Less Than Five Percent of Titles Are Available
Tim O’Reilly, namesake chief of the tech publisher O’Reilly, wrote a great post last Friday (Nov. 4) about the widespread unavailability of books on the market, and how the Google Print projects may alleviate that problem. O’Reilly also criticizes his brethren for their resistance in this matter.
If the American Association of Publishers and Author’s Guild were to prevail [in their lawsuits], the AAP is asking us to believe that publishers are willing to unearth the contracts for more than 25 million books, track down the authors, and get their permission to opt them in, and this despite the fact that 25 million books didn’t sell even one copy in 2004. Try to be serious. There is no economic incentive for publishers to opt in books in what I’ve called “the twilight zone.” This [opt in] approach will make the creation of a comprehensive search engine for books virtually impossible.
O’Reilly also gives cost estimates for the Google Print Library Project, and wonders whether publishers would be willing to make a comparable investment in making available backlist and out of print titles.
Perhaps most convincingly, O’Reilly points to his company’s profitable involvement in Safari, an online library of IT books that allows subscribers the ability to search nearly 3,000 titles available in the library, browse books by category, or download chapters for viewing offline. Essentially, Safari is iTunes for technical books; it existed before iTunes became iTunes for music.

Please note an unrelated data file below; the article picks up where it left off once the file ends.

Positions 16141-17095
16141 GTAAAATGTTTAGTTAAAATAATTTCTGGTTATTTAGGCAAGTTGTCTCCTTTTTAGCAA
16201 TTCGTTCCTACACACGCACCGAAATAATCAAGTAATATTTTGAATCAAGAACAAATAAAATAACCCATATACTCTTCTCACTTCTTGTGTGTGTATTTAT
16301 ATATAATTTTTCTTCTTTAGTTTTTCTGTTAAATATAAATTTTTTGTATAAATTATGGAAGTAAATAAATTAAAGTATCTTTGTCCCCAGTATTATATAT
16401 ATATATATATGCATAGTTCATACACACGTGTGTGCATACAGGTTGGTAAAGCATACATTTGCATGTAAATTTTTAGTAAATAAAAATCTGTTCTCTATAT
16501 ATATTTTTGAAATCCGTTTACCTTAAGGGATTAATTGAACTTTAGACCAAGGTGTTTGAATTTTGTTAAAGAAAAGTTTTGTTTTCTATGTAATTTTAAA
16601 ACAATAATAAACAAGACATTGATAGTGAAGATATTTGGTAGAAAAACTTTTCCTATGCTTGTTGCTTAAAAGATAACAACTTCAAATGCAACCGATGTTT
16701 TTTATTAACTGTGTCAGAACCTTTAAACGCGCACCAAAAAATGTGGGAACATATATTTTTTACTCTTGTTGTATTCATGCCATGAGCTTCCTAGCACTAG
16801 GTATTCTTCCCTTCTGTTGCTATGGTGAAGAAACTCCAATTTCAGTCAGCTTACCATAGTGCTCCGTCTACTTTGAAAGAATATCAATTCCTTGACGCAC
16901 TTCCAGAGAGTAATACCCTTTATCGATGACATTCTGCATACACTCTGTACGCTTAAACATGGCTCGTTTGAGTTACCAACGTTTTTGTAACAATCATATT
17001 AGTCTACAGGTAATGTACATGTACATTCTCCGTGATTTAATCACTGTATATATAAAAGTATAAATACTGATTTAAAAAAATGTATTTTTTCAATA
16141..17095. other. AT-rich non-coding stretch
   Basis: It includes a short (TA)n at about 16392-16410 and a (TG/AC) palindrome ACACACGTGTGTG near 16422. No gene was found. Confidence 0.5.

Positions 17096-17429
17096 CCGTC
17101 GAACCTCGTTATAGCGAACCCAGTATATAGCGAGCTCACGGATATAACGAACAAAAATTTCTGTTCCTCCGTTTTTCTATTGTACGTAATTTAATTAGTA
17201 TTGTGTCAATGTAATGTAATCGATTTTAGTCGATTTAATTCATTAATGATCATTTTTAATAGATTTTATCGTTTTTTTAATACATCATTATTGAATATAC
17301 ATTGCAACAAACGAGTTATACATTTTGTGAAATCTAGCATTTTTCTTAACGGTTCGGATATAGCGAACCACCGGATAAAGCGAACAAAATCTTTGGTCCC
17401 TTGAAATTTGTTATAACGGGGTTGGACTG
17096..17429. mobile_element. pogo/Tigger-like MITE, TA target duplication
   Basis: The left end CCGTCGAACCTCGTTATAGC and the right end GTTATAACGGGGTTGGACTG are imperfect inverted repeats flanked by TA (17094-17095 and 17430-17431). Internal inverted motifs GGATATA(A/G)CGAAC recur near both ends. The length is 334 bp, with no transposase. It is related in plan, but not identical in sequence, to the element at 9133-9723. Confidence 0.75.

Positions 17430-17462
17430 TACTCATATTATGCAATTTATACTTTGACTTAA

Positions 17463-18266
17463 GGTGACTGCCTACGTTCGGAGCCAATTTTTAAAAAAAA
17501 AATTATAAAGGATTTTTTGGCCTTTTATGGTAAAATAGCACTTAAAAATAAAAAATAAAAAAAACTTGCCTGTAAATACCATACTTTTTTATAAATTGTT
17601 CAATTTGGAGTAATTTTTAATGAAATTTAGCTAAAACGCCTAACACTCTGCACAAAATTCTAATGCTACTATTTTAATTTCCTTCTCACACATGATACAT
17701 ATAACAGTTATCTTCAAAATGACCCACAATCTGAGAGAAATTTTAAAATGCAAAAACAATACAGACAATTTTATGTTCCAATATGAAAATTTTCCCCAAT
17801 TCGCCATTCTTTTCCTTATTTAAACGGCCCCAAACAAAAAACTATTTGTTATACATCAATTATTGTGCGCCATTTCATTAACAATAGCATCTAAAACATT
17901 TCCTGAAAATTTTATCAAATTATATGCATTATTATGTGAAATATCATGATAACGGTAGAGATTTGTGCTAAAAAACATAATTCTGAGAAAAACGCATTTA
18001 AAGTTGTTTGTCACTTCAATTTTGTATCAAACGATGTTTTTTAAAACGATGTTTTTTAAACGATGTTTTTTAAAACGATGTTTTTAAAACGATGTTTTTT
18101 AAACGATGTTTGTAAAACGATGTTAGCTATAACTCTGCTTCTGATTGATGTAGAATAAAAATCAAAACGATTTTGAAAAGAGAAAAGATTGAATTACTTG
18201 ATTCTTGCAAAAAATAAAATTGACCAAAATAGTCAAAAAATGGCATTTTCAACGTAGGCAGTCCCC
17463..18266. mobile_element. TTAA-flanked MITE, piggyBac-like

It is interesting that the American Association of Publishers, the lobbying organization for the literary division of Big Content, has been positioning itself as David against Google’s Goliath. The Washington Times editorial cited below is the second time I’ve seen Schroeder a “pity poor us” stance: when AAP announced its lawsuit in late October, Schroeder said of Google co-founders Sergey Brin and Larry Page, “They look like two sweet Stanford students, but in this case we’re David and they’re Goliath.”
O’Reilly Radar. Oops … Only 4% of Titles Are Being Commercially Exploited. Nov. 4, 2005.
Pat Schroeder and Bob Barr. Reining in Google. The Washington Times. Nov. 3, 2005.
Nick Schulz. Don’t Fear Google. Forbes.com. Nov. 3, 2005.
Kottke.org. Book Author to Her Publishing Company: Your Lawsuit is Not Helping Me or My Book. Oct. 20, 2005.
CopyCense™: K. Matthew Dames on the intersection of business, law and technology. A business venture of Seso Digital LLC.